What a weekend at the Vancouver 2010 Olympics! I had such a hard time tearing myself away from the coverage. One thing I noticed this time is that the coverage from CTV seems to be much better than the coverage we’ve had in previous years from CBC.  Now, I am loyal to both our Canadian stations, but it must have something to do with the fact that the games are at home that means that is all Olympics, all of the time on CTV. We still don’t have cable, so I rely on all the internet for all of my Olympic viewing (same for 2008 in Beijing).

I’m going to admit something:  I have a serious obsession with the Olympics and have a very hard time doing anything else while the Games are on.  Did we have plans together during the Games? I just might have canceled on you, using another excuse.  Or maybe our plans involved watching the Games together.  The best excuse I had for watching the games was in 2000, when the Summer Olympics were in Sydney, Australia.  I conveniently had surgery the day after the opening ceremonies! I even remember watching CBC in my hospital room later that evening.  And of course, with two weeks off work – I got to watch as much as I wanted. There, the secret is out!

There are two interesting points I’d like to share about my Olympic viewing experiences over the past few years. First, I watch ANY Olympic sport.  I have ZERO interest in curling, and I don’t even really understand how it works beyond getting the rock as close to the pin as possible. Yet I have watched at least 4 full matches. It doesn’t really matter what is on, or who is playing, I will watch it. Over the past week, I have viewed (live) speed skating (both long and short track), figure skating, curling, bobsledding, skeleton, luge, alpine skiing (snow-cross, downhill, super G), ski jumping, cross-country skiing, snowboarding and of course, hockey.  It would be completely Un-Canadian of me not to watch Olympic hockey.  Actually, I really enjoy Olympic hockey, I prefer the style of the game compared to NHL hockey. Does anyone else find that they will watch whatever sport is on, just because it’s the Olympics?

The second point is about the emotional part of the games, from my own perspective. Even though I am not participating in the games, I find that I am very emotionally involved. Last night, during the hockey game between Canada and U.S.A., I found myself yelling at the screen several times – my husband reminding me that my screams probably weren’t going to make a difference.  Or during the last few heats of the Ladies 1,500 m long track yesterday, when we had 3 Canadians in the last 3 heats.  My heart was pounding! I wanted them to win and be on the podium!! I’m sure that we all want this for our athletes. And I started thinking, doesn’t even country want it for their athletes? When our Canadians are on the podium, Olympic fans in other countries are wishing it was their athlete, like we often do when a Canadian is 4th or 5th.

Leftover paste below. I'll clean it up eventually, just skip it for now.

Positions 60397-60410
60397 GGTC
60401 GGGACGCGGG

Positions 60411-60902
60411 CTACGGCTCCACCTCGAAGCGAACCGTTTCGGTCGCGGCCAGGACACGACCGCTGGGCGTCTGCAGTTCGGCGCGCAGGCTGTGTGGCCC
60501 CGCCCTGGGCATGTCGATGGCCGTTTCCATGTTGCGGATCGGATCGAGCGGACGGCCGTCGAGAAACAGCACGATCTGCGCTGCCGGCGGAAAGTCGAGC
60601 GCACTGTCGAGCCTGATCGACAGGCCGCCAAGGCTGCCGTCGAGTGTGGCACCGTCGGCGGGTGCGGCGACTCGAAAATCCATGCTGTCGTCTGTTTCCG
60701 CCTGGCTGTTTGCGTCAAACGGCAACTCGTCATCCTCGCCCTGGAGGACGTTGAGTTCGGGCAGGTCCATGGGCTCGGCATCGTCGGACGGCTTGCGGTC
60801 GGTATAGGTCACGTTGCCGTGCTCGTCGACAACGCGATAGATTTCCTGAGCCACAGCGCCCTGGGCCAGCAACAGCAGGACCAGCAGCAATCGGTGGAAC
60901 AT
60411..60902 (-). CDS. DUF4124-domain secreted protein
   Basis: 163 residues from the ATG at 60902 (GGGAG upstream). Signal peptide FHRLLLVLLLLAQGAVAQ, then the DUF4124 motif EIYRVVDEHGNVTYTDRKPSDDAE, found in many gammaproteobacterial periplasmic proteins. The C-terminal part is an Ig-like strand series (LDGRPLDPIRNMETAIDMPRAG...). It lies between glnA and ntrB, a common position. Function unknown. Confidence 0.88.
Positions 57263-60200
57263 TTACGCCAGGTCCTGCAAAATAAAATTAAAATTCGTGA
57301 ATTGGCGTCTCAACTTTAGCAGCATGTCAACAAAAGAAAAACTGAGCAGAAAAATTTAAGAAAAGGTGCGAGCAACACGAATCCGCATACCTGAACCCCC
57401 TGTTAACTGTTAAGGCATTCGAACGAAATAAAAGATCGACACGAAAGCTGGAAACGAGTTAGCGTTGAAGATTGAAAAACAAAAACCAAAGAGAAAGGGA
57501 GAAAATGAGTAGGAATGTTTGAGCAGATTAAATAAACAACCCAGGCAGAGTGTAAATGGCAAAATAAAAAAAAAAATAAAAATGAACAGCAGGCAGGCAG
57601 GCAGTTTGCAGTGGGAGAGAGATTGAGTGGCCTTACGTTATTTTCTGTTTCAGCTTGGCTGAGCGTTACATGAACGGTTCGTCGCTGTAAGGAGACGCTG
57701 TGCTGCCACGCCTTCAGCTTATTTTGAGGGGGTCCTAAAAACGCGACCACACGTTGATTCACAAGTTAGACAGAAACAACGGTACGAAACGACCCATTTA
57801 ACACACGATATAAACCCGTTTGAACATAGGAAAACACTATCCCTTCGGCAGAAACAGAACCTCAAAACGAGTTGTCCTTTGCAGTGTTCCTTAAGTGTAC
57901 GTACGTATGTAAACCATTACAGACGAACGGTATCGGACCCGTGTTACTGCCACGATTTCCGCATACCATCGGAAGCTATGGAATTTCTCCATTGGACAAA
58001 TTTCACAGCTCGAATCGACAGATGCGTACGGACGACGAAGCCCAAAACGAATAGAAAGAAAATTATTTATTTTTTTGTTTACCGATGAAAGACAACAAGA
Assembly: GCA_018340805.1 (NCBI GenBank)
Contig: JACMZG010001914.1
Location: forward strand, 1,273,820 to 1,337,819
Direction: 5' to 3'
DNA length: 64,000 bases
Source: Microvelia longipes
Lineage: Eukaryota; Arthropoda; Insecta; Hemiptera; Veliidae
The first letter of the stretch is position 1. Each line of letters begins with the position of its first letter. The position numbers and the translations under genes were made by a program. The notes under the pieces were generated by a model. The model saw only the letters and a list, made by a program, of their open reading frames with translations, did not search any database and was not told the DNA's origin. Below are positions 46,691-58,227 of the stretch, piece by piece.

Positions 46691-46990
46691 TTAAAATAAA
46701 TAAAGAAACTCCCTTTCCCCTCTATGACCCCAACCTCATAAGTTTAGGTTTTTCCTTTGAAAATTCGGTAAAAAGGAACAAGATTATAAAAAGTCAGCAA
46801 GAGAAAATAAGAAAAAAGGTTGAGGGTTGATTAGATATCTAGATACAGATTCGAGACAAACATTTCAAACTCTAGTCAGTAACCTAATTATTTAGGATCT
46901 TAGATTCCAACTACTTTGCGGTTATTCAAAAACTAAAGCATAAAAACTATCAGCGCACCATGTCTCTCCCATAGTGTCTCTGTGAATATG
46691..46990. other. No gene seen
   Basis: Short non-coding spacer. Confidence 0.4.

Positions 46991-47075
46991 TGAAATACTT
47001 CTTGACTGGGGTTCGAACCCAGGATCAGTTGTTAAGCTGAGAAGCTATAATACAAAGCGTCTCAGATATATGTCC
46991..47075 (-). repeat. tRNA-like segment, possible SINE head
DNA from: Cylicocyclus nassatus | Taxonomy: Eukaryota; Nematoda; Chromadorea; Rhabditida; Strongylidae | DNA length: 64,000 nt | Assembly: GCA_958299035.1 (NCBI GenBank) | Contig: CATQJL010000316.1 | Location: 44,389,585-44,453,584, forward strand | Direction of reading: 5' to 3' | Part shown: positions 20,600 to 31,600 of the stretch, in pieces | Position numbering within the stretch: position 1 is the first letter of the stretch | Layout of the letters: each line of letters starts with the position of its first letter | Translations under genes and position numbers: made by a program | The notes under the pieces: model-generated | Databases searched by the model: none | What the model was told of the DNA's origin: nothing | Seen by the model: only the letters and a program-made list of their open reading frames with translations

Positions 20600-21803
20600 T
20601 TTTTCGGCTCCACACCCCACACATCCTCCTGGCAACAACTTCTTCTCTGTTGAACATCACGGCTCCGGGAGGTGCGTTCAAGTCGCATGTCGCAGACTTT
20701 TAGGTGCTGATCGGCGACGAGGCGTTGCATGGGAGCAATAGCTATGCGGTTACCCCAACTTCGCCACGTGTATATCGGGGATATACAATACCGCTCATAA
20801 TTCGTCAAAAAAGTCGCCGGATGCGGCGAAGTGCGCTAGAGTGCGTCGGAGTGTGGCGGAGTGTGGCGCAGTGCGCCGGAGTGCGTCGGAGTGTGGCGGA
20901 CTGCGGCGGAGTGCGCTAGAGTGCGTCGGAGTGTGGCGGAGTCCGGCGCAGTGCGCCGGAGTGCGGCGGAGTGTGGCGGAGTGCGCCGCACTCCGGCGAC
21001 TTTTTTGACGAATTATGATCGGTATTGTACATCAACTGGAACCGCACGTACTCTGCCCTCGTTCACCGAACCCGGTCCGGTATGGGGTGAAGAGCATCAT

I think back to the emotional challenges I faced when completing Ironman, yet although this was a very mentally challenging race, it is nothing compared to what some of these athletes have been going through.  Through the support of initiatives like Own the Podium, many of them have been groomed for 4, 6 or 8 years for this one event.  Imagine their personal disappoint and feeling of failure when they don’t make it to the podium. It was heart-wrenching when I saw a tearful Mellisa Hollingsworth after falling from 2nd to 5th in her last skeleton run.  She was the favorite for the gold and she was noticeable crushed.  Or the interview with Chris Del Bosco after he fell, just 1 jump short of the bronze medal in ski-cross. And to top it all off, the massive disappointment felt around the country when the Men’s hockey team lost to U.S.A. , final score 5 -3.

Of course, the flip side of this is that there are many wonderful events to celebrate at the Olympics – including Alex Bilodeau receiving the first Olympic Gold medal for a Canadian on Canadian soil.  Or how about Jon Montgomery, who decided in 2003 that his goal was to represent Canada at the Olympics, and why not try Skeleton?

The Olympics is all about emotions – what is disappointing to one country is cause for celebration in another. That is why I love the Olympics so much! For the rest of this week, I will continue to watch sports I love, sports I don’t much care for and scream and cry at the screen!

Question of the day: What has been the best Olympic moment for you so far?


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